The Island Everyone Wanted

We arrived in Cyprus on Friday night, rented the car, found the hotel, and ate at a generic chain restaurant on the strip of Larnaca beach restaurants. Relatively few wrong turns. The Palm Walk at Larnaca looks exactly like Ibiza, Newport Beach, or any other place where people come to get sunburned and drink and have sex. I wonder what will happen to these places when everyone realizes that being drunk is not all that neat except as a prelude to having sex, and they don’t want to have sex any more becuase the Internet is so much more satisfying?

On Saturday the tourist office fixed us up with maps and listings, and we set off along the south coast to see several sets of ruins. First we stopped at Choirokoitia, a Neolithic site with round houses and a defensive wall dating from 9000 BC. That’s a really long time ago! The other sites we visited were much more modern, consisting mostly of Roman ruins: Amathous was a fairly small area where a few pillars had been set up. Kourion was a very large site with a reconstructed theater, a villa with several mosaic floors, and a couple smaller houses with mosaics as well. From there we headed to the place depicted in the picture above, Petra Tou Romiou, the place where Venus, er, Aphrodite is said to have emerged from the ocean. Ouranous was ravishing Gaia when he was interrupted by his son Kronos, who “took the great long sickle with jagged teeth, and swiftly lopped off his own father’s members and cast them away to fall behind him.” These fell into the sea, surrounded themselves with foam, and from them emerged Aphrodite.

Now it is a popular swimming spot, especially for Russian tourists in Speedos.

We headed into Paphos, and hooked up with our Airbnb apartment. The apartment is in one of a two buildings, with more planned, by a local construction company. Perhaps you’ve heard things haven’t been going so well in the Cyprus economy, and the third building never got started. It has been very difficult to find people to rent or buy the apartments, and Airbnb has been something for them to do while they wait. Unfortunately it didn’t have an Internet connection, and we found ourselves choosing places to eat based on whether or not they did.

Sunday was spent in two sites located in the town: a large area called Kato Paphos, with many well-preserved mosaics, especially in the House of Dionysus; and the Tombs of the Kings, kind of a cemetery grounds for the 1% in the 3rd century BC, with several mausoleums carved into the rock near the shore. It is much easier to see the structure of 2nd and 3rd century houses from their imitations in graves, than from the reconstructions above ground.

On Monday we drove through Troodos, the highest mountains in Cyprus, and visited three Byzantine wooden-roofed churches. About five kilometers before reaching the first one, the car got a flat tire in a tiny village on a steep road, and a nice handball player stopped and helped us put on the temporary spare.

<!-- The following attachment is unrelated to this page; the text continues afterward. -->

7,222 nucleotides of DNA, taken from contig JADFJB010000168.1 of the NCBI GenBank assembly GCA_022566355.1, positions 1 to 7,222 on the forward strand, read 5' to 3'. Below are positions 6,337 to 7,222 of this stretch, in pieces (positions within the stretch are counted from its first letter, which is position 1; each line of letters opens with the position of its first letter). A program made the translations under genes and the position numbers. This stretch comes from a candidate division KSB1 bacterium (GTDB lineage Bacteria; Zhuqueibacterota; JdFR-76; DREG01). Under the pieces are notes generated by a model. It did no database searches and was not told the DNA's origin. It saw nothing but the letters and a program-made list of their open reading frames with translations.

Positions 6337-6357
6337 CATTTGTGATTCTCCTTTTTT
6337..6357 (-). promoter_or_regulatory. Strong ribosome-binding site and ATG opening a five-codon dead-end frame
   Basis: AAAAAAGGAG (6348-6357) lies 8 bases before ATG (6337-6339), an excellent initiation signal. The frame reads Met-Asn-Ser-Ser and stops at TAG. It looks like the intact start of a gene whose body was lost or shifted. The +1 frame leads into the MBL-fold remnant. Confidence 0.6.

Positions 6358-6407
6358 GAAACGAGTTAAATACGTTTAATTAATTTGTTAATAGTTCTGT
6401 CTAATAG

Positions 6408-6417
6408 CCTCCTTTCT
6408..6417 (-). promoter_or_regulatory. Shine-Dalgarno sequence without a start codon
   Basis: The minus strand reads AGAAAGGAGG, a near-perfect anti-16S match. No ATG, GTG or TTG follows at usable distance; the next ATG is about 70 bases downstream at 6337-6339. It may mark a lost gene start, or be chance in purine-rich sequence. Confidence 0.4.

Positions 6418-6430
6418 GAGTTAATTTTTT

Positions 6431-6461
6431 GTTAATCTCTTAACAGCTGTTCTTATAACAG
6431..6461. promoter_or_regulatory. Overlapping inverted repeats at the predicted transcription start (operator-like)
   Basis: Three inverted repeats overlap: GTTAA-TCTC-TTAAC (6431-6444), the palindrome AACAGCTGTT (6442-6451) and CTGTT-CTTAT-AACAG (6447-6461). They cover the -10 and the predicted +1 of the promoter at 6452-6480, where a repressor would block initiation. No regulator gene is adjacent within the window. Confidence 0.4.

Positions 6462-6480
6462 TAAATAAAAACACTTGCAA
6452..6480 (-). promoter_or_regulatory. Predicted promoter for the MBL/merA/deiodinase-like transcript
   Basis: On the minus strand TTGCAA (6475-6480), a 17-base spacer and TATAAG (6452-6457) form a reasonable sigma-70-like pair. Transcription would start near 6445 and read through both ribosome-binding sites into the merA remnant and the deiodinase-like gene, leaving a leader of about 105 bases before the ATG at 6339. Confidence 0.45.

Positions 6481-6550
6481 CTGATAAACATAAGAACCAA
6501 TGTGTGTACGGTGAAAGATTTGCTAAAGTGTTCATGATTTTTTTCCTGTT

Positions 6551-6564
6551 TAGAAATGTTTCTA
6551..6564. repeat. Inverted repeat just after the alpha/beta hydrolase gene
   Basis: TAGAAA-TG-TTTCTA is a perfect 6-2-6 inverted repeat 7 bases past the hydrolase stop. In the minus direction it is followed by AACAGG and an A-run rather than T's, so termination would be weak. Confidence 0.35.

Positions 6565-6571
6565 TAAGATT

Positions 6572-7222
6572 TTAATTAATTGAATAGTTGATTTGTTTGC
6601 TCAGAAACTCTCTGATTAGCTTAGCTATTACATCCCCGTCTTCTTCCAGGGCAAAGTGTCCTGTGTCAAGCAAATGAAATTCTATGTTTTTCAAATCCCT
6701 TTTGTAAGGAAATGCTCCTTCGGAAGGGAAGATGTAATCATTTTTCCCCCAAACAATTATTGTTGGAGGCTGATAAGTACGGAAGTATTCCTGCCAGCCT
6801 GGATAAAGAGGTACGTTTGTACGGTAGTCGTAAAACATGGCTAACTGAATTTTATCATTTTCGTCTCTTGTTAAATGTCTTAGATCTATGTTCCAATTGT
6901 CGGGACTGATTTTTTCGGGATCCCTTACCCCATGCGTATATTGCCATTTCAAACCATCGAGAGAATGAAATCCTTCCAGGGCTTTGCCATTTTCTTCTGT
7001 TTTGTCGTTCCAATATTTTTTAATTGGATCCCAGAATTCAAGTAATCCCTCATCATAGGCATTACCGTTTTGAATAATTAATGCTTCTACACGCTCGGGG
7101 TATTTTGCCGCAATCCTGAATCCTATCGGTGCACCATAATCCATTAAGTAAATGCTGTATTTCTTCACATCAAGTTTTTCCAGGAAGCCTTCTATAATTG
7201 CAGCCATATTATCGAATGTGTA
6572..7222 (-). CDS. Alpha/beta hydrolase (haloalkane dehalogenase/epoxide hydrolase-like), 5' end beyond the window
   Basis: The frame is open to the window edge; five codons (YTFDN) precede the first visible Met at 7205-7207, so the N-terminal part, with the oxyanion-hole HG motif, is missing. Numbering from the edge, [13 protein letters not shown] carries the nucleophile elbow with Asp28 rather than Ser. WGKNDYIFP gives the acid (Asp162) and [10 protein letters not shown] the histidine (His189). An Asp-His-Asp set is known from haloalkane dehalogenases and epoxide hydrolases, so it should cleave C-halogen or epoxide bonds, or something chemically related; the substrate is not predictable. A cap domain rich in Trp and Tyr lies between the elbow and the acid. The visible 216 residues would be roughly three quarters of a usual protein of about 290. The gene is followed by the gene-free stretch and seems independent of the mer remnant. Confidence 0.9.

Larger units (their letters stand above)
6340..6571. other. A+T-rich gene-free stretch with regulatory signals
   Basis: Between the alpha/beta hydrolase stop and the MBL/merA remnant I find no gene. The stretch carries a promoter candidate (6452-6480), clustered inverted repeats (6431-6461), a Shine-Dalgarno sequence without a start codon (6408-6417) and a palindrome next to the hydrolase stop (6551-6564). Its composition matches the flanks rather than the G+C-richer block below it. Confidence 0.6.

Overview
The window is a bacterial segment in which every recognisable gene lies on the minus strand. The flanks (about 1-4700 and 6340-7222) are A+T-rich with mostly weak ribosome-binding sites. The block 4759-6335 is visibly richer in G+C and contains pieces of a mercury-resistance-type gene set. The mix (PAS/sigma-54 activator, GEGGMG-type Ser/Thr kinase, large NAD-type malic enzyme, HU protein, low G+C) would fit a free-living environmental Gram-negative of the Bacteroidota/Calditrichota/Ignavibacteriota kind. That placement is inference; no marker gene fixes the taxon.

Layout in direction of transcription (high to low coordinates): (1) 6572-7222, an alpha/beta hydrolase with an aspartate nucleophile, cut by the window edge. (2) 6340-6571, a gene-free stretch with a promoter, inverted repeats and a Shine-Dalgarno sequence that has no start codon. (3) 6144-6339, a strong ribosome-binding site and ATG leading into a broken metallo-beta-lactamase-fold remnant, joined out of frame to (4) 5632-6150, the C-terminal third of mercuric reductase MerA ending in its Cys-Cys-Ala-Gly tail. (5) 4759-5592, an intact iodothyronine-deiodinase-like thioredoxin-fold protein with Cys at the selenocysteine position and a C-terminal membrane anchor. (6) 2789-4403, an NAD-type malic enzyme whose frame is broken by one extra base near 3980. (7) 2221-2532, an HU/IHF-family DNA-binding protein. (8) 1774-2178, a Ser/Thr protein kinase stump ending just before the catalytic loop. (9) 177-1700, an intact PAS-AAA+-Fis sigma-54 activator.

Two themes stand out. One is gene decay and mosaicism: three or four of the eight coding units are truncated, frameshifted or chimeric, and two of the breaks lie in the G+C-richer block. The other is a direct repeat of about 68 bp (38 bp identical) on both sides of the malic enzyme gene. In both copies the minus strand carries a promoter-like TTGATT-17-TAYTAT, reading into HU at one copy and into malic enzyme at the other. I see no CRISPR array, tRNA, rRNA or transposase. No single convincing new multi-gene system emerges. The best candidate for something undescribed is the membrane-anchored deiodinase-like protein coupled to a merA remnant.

In Pedoulas, the Byzantine Museum was closed (because it was Monday), but the church of Michael the Archangel was open. It was a very small church, but the walls were covered with well-preserved frescoes. We continued to Moutoullas, where there was another church next to the village cemetery. It was locked, but a bus with a tour group from Spain arrived which had arranged with the local caretaker to open the church, so we got to go inside and see it. A little larger, the frescoes somewhat more damaged. The caretaker was impossibly old and wizened, and we ended up giving him a ride down the hill to his cottage after the tour bus had left, because he did not feel up to the walk. The towns in Troodos have a strong vertical component.

The third site, Kalopanagiotis, had a monastery with a museum. A monk spotted us and other tourists and opened the museum. A Russian family toured it with us. The church was scheduled to be opened at 4 P.M., so we retired to the cafe across the plaza to eat what amounted to a quesadilla, except it was in Greek, and drink lemonade. Something from the Disney Channel was on TV, dubbed. Without being confronted with what I am sure was horrible dialogue, I was free to evaluate the other aspects of the production. One little kid about eleven looks to be ferocious leading-man material in another decade. He was overplaying the part of a kid trying to act grown up toward an older girl, but he controlled his face and posture perfectly, and his sense of comic timing was absolute.

The monastery church was much larger than the others, and was actually in everyday use: it had a lot of stuff in it. There were a few post cards for sale, but you couldn’t take pictures. Someone will invent a periodic table of iconoclasm: where you are and are not allowed to take pictures, and why.